May 262015

LONDON / CANNES: Do you know how much time your partner may be spending on getting her perfect selfie? It may be close to 48 minutes a day or five hours and 36 minutes a week, including the time spent on make-up, getting the right lighting and perfecting the angle. According to a study commissioned by British website, 28 per cent of the 2,000 women surveyed, aged between 16 and 25, admitted to taking a photo of themselves at least once a week.

One in 10 young girls was found to store at least 150 selfies on her computer and smartphones, taken in places, ranging from their bathrooms to cars to office desks. Over half of the women agreed that taking an attractive selfie boosts their mood when they feel down about their looks. Nearly 22 per cent young women cited getting ‘likes’ to boost their ego as the main reason for taking selfies.

Salma Hayek and Amy Poehler among those who voiced support for the selfie ban at Cannes

The survey showed a significant trend among the younger generation, who is suffering from ‘selfie-esteem’. Newby Hands of said, “The act of taking a selfie has become a huge phenomenon. Scrolling through an Instagram feed full of selfies provides a ready-made mood board of new make-up tips, hair ideas and fitness inspiration.” The standard routine for a perfect selfie was to re-do make-up, fix the hairstyle and wear a flattering outfit before finding a suitable position with good lighting.

And about 27 per cent of younger women confessed they delete selfies within minutes if they don’t gain enough ‘likes’ on social media. After taking an average of six shots and deleting them, the “perfect selfie” is finally uploaded on at least two social media websites, the survey found. “Celebrities, such as Kim Kardashian and Nicole Scherzinger, have described the positive effects of selfies and many young people have followed suit,” Hands stated.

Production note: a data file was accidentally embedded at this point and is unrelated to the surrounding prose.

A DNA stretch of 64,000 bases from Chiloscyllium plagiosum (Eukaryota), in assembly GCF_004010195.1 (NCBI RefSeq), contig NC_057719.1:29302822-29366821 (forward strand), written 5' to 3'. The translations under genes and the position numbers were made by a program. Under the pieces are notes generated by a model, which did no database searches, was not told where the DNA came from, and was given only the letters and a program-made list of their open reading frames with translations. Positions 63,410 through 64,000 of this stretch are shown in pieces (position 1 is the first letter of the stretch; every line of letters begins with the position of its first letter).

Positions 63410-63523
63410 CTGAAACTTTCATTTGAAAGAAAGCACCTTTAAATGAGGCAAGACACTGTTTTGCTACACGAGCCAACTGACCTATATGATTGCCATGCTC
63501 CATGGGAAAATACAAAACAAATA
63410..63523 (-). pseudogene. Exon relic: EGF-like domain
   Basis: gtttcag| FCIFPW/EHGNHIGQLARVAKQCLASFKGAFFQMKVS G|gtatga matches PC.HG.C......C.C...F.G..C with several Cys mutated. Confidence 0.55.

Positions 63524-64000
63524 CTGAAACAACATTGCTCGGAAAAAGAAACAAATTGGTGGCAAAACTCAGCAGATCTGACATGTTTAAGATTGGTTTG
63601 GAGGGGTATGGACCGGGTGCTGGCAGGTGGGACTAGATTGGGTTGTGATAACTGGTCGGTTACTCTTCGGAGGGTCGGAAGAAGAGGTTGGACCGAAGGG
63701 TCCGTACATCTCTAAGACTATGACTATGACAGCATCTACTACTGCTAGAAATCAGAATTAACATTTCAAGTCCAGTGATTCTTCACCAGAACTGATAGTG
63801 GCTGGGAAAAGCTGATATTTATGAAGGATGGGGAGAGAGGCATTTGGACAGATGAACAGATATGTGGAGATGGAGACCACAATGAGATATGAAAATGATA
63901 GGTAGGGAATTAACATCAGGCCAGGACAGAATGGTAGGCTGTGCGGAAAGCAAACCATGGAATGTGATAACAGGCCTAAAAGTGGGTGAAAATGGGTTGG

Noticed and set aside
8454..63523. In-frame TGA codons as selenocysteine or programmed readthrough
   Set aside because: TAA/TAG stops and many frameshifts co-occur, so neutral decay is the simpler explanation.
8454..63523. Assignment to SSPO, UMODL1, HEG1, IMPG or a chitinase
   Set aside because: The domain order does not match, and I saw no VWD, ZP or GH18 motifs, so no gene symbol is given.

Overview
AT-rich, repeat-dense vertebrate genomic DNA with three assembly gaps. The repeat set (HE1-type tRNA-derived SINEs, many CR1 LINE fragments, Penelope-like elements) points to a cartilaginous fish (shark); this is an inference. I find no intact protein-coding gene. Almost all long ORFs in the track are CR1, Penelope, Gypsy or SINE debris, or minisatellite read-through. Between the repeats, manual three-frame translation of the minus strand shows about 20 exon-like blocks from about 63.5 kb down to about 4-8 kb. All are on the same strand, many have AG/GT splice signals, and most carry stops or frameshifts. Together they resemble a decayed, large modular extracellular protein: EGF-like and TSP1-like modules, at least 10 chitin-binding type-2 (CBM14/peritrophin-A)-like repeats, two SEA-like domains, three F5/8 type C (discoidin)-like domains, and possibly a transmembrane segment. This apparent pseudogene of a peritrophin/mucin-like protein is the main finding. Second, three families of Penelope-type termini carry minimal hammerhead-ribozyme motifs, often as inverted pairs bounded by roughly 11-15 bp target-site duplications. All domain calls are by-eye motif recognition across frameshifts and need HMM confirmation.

But while some celebrities may have propagated the selfie trend, some aren’t fans of the trend. Actor Salma Hayek, for instance, thinks a “no more selfies” rule is a great idea for the red carpet. Organisers of this year’s Cannes International Film Festival, which rounded off Monday, asked celebrities to refrain from taking photographs on their mobile phones while attending events, and Hayek is supportive of enforcing the selfie ban.

“There’s a time for everything. [Cannes is] a magical, special place, and it’s important to be present, and it’s important that it’s exclusive. No more selfies,” she said. Many of Hayek’s contemporaries also weighed in on the subject. Actor Amy Poehler is surprised by how vain pop culture has recently become. “It’s amazing how much people like their own face these days, and how much they like to show it,” she said. Colin Farrell doesn’t mind selfies and thinks they’re fine, but the actor prefers taking candid shots as opposed to posing for photographs. “It’s just capturing the effort to lean into the capturing,” he explained. 

Published in The Express Tribune, May 27th,  2015.

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The post But first…: Developing low selfie-esteem? appeared first on The Express Tribune.

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